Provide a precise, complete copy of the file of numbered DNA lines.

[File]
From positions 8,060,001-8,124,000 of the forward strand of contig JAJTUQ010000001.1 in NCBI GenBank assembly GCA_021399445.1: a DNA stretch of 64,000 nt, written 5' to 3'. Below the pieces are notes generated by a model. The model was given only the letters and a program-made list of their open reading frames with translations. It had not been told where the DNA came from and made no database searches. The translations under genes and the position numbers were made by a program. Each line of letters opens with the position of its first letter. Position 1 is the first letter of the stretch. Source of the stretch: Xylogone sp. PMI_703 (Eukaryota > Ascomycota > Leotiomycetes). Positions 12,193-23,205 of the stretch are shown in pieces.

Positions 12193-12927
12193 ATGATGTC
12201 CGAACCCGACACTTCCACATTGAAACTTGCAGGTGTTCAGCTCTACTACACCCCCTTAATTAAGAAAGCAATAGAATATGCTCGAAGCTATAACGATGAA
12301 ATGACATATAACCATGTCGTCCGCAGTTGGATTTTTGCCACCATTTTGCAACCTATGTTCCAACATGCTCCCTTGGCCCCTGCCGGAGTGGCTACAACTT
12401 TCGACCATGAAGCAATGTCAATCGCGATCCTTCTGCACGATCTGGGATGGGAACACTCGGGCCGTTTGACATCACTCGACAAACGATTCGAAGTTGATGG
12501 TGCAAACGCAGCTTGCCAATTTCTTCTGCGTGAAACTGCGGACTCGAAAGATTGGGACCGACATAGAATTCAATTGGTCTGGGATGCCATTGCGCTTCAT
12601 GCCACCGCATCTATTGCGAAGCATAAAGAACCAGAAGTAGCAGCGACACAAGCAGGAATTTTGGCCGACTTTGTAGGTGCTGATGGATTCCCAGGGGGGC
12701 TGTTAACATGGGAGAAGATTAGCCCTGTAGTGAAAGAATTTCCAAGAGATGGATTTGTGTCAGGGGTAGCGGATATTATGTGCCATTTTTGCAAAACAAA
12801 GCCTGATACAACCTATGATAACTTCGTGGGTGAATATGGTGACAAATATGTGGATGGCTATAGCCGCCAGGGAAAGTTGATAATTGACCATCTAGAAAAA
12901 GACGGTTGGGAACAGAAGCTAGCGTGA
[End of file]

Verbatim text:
From positions 8,060,001-8,124,000 of the forward strand of contig JAJTUQ010000001.1 in NCBI GenBank assembly GCA_021399445.1: a DNA stretch of 64,000 nt, written 5' to 3'. Below the pieces are notes generated by a model. The model was given only the letters and a program-made list of their open reading frames with translations. It had not been told where the DNA came from and made no database searches. The translations under genes and the position numbers were made by a program. Each line of letters opens with the position of its first letter. Position 1 is the first letter of the stretch. Source of the stretch: Xylogone sp. PMI_703 (Eukaryota > Ascomycota > Leotiomycetes). Positions 12,193-23,205 of the stretch are shown in pieces.

Positions 12193-12927
12193 ATGATGTC
12201 CGAACCCGACACTTCCACATTGAAACTTGCAGGTGTTCAGCTCTACTACACCCCCTTAATTAAGAAAGCAATAGAATATGCTCGAAGCTATAACGATGAA
12301 ATGACATATAACCATGTCGTCCGCAGTTGGATTTTTGCCACCATTTTGCAACCTATGTTCCAACATGCTCCCTTGGCCCCTGCCGGAGTGGCTACAACTT
12401 TCGACCATGAAGCAATGTCAATCGCGATCCTTCTGCACGATCTGGGATGGGAACACTCGGGCCGTTTGACATCACTCGACAAACGATTCGAAGTTGATGG
12501 TGCAAACGCAGCTTGCCAATTTCTTCTGCGTGAAACTGCGGACTCGAAAGATTGGGACCGACATAGAATTCAATTGGTCTGGGATGCCATTGCGCTTCAT
12601 GCCACCGCATCTATTGCGAAGCATAAAGAACCAGAAGTAGCAGCGACACAAGCAGGAATTTTGGCCGACTTTGTAGGTGCTGATGGATTCCCAGGGGGGC
12701 TGTTAACATGGGAGAAGATTAGCCCTGTAGTGAAAGAATTTCCAAGAGATGGATTTGTGTCAGGGGTAGCGGATATTATGTGCCATTTTTGCAAAACAAA
12801 GCCTGATACAACCTATGATAACTTCGTGGGTGAATATGGTGACAAATATGTGGATGGCTATAGCCGCCAGGGAAAGTTGATAATTGACCATCTAGAAAAA
12901 GACGGTTGGGAACAGAAGCTAGCGTGA